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Publication: Hartford Courant
Author: Owen McNally
No one could have imagined that such a life-affirming disc as this would mark the final testament of the progressive New Orleans clarinetist Alvin Batiste, who died this year at 74.
Making a joyful noise unto the Lord, Batiste struts his genre-busting mastery of everything from high-flying modernism to the stompin’, Mardi Gras-like jubilance of the session’s grand finale.
Whether groovin’ on originals or soaring lyrically on the ballad “Skylark,” this master chef of modern New Orleans musical fare avoids easy cliches as if they were food poisoning.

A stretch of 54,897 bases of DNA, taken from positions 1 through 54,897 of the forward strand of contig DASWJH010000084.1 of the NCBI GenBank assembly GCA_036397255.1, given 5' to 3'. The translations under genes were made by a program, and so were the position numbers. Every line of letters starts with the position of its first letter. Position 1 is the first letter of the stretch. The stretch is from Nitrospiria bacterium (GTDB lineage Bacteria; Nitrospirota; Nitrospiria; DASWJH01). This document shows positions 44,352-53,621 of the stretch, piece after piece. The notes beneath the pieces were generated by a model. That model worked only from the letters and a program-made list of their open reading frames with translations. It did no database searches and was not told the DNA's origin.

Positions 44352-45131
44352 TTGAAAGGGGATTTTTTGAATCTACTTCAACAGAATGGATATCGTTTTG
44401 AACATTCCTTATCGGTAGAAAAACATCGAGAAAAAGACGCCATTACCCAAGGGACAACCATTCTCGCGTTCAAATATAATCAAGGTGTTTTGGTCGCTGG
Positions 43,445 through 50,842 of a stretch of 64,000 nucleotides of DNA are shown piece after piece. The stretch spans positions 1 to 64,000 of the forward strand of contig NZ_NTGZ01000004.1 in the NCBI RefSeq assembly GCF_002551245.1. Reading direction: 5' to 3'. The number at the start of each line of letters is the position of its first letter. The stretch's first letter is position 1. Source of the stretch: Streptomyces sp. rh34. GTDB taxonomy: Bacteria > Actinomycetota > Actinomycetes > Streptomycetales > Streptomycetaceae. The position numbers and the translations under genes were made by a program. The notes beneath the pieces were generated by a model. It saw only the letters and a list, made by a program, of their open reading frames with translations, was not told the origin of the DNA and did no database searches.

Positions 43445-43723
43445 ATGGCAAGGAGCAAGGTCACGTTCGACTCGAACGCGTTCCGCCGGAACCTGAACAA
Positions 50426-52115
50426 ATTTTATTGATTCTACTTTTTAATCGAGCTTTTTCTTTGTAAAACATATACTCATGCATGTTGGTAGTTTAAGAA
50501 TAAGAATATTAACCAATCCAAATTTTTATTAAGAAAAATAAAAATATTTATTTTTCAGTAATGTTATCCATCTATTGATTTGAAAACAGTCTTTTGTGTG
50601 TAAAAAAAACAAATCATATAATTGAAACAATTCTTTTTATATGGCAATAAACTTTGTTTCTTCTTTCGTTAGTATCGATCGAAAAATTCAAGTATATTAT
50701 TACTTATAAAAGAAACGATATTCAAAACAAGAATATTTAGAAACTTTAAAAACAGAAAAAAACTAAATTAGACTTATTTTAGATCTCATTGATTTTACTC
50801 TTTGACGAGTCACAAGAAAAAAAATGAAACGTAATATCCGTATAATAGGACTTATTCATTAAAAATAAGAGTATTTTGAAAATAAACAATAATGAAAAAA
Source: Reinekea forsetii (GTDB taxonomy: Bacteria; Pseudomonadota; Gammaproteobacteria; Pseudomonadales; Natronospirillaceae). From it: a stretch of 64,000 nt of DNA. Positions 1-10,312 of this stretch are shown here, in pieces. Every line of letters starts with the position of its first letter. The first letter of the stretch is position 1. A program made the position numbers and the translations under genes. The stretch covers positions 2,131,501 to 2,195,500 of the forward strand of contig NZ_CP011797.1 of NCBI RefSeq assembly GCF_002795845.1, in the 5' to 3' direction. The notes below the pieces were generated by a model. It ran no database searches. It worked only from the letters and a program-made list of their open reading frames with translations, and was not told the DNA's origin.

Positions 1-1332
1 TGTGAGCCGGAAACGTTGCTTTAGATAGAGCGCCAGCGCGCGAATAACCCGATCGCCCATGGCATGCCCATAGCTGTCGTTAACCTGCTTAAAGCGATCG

An ecumenical figure, Batiste synthesized his deeply cherished Crescent City roots with an ever forward-looking view as a composer, instrumentalist, noted educator, cultural philosopher and heroic civil rights advocate.
A cosmopolitan clarinetist, he was right at home improvising with everyone from Guitar Slim and Ray Charles to Ornette Coleman and David Murray.
Two of the maestro’s former star pupils, saxophonist Branford Marsalis and drummer Herlin Riley, sit-in, practicing the Big Easy’s hallowed tradition of mentor and proteges jamming together as equals, even as blood brothers.
If you’re hungering for a delicious, steamy bowl of New Orleans jazz gumbo, skip right ahead to the CD’s celebratory finale. It sizzles with contemporary New Orleans parade rhythms, communal spirit and an irrepressible joy whose ancestral links stretch all the way back to ancient Africa.